San Diego Opera makes Don Giovanni a rock star
SDO general director David Bennett is always looking for innovation. After taking on the job in 2015, he created a new series dētour, which was designed to be everything that is not grand opera. So that included chamber opera, concert opera, musical theater and opera from other cultures as well as looking to use new venues to stage performances.
Now he is excited to be unveiling a new production of "Don Giovanni" that does not look like anything that the company has staged before. (See video below for SDO's more traditional production of "Don Giovanni.")
"We thought about, who is Don Giovanni — sort of a bad boy, could be considered a rock star," Bennett said. "So we started to think, what are a lot of contemporary pop rock shows today? We think of Katy Perry and Taylor Swift, and these kinds of artists do use the kind of media that you'll see in this production."
That idea excited director Kyle Lang.
"I was talking to the technical director, and it really came up how Giovanni is such a rock star. We think of him as such a rock star in the repertoire," Lang said. "So what if we really think about rock concert lighting and really using lighting as an architecture base for the presentation."
Bennett was excited to see the first full dress rehearsal on Tuesday night.
"We'll see these beautiful columns of light coming through in a way that's very arresting," Bennett said. "So the architecture that we see on stage is actually made of light and projections and costumes."
Eschewing huge, fixed sets means the action can be more fluid and scene changes can be faster with lighting and projection redefining the space. But it is also less costly. Another decision that combines both cost effectiveness and creativity is having the orchestra on stage with the singers.
"The whole industry is in a place where we're trying to experiment and find new ways. We're all in the process of recovering post-COVID," Bennet said. "We're all trying to find the ways to embrace new audiences and keep our existing audiences. And a lot of companies are approaching that in this way, which is by putting an orchestra on stage. But this is actually how opera started, with the orchestra on stage."
Having the orchestra on stage is also a way to highlight conductor Yves Abel and the San Diego Symphony musicians. There are times when Abel's energy and the musicians' performing feed into the energy of the story and add another character.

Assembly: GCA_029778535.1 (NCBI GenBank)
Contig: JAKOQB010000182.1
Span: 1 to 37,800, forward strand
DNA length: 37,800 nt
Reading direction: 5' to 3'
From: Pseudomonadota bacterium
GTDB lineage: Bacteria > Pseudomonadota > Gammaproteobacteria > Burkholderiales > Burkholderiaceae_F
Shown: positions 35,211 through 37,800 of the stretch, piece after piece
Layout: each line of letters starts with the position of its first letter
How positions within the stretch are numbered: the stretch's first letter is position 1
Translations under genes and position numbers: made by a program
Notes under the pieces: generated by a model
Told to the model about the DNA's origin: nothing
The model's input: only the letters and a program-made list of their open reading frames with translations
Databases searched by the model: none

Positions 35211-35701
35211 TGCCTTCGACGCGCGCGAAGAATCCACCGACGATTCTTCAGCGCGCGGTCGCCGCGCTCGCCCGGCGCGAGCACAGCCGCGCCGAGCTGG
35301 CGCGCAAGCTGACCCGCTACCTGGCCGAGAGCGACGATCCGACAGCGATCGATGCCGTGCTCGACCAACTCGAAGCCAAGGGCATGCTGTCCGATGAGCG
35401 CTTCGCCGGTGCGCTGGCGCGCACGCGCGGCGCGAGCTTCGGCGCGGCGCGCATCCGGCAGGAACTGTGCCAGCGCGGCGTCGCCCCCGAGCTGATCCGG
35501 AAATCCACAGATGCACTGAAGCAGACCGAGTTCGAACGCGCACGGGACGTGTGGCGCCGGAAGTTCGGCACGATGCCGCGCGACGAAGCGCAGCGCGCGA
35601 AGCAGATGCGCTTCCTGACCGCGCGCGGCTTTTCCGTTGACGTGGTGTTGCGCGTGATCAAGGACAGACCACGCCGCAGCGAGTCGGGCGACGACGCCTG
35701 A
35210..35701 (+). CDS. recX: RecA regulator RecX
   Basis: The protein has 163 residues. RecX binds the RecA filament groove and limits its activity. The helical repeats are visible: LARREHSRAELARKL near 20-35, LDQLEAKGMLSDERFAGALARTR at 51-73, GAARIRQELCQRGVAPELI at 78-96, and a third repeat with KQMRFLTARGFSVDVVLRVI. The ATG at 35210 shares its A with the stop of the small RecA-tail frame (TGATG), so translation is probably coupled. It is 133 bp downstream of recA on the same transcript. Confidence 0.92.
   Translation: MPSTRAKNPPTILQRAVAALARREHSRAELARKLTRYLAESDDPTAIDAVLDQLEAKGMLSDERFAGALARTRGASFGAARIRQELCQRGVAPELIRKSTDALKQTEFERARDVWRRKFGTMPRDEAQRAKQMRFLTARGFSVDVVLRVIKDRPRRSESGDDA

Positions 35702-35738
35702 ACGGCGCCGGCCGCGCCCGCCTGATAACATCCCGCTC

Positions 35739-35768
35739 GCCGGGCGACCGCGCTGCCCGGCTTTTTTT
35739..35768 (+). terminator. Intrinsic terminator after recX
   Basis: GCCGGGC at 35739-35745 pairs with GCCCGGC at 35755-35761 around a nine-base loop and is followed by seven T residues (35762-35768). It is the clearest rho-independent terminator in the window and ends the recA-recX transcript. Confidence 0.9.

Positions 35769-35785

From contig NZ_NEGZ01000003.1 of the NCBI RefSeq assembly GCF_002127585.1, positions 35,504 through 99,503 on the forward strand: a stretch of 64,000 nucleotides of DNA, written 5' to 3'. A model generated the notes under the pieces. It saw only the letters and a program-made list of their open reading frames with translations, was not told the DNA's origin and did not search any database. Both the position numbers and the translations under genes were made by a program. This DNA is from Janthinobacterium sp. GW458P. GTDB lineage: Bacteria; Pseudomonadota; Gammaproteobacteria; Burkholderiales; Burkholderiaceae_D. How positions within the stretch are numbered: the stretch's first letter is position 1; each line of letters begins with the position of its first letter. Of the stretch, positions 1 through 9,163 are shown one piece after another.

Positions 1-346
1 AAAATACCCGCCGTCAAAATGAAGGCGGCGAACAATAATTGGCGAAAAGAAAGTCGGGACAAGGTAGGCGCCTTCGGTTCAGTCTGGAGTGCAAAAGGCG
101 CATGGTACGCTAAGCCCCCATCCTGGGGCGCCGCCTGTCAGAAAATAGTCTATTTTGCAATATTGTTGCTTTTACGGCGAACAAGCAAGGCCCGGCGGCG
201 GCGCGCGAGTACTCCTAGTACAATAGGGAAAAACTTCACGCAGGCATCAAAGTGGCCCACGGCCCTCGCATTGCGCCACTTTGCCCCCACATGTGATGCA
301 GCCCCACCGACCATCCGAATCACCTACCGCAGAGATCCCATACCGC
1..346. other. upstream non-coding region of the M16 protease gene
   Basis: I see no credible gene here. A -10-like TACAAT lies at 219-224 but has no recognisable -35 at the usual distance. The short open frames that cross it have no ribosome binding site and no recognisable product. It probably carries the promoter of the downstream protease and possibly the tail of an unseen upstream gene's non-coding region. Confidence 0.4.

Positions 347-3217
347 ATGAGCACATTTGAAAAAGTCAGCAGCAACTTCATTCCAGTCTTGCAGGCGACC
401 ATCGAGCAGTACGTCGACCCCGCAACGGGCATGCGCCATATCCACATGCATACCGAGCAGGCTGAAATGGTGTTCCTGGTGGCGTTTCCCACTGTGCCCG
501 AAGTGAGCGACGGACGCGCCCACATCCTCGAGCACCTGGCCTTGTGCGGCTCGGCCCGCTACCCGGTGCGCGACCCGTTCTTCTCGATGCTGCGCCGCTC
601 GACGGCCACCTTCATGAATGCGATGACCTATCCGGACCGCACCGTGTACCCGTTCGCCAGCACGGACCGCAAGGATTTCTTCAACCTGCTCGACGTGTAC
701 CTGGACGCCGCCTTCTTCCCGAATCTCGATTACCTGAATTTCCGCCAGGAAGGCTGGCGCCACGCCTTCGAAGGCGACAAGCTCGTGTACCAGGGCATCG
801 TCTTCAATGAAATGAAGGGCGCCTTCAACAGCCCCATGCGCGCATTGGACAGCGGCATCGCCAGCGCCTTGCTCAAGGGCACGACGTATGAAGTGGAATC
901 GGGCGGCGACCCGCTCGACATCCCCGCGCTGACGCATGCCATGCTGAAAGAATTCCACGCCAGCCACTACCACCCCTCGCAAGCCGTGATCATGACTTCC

"It does sort of start off as a way to deal with cost," Bennett added. "But it also is a new way to embrace the way we produce opera and a way to do it in a fashion that we think will attract new audiences."
Bennett is also trying to make smart decisions about how to serve both new and old audiences. One change this year is to only offer two performances rather than four. Although it may sound counterintuitive to reduce performances to be more profitable, it actually saves SDO money because each performance is so expensive to put on. There can be hundreds of people on stage and behind the scenes making each performance happen, and they cost money.
"Because the cost of producing opera is so expensive right now, really expensive, sort of the fiscally responsible thing to do is to not overproduce expensive opera," Bennett explained. "We should sort of look at what our demand is and deal with supply and demand. So that's really where this decision of reducing our number of performances came from."
So instead of having four performances partially full, "Don Giovanni" is looking at two almost sold out performances in the 2,800 seat Civic Theatre venue.
"So people are coming," Bennett said. "So it gives me hope that I think in future seasons we'll be able to add performances back as we regain our audiences."
Lang is hoping this new production, with its more contemporary setting, will resonate more with audiences.
"It feels very contemporary. And the reason I decided to go that route is because this story, as old as it is, the psychology of it is about the human condition, and we're still humans, wired the same way," Lang said. "This story is timeless."
The opera takes its inspiration from the literary character of Don Juan, a dashing cad, womanizer, and a bit of an antihero. In this production, he wears a leather jacket, smokes and prances around the stage like a rock star.
Lang added, "there's an energy that comes when you see the workings of what happens around a production. Seeing the light fixture, seeing the orchestra on stage, it kind of allows you to see the organs of the mechanism working together, rather than just the skin or the makeup on the outside. You really get a more visceral experience by seeing not just the singers working, but really seeing the conductor working, really seeing the lights change position."
You can enjoy this fresh take on an opera classic with two performances of "Don Giovanni," one on Friday night and then a Sunday matinee, both at the Civic Theatre.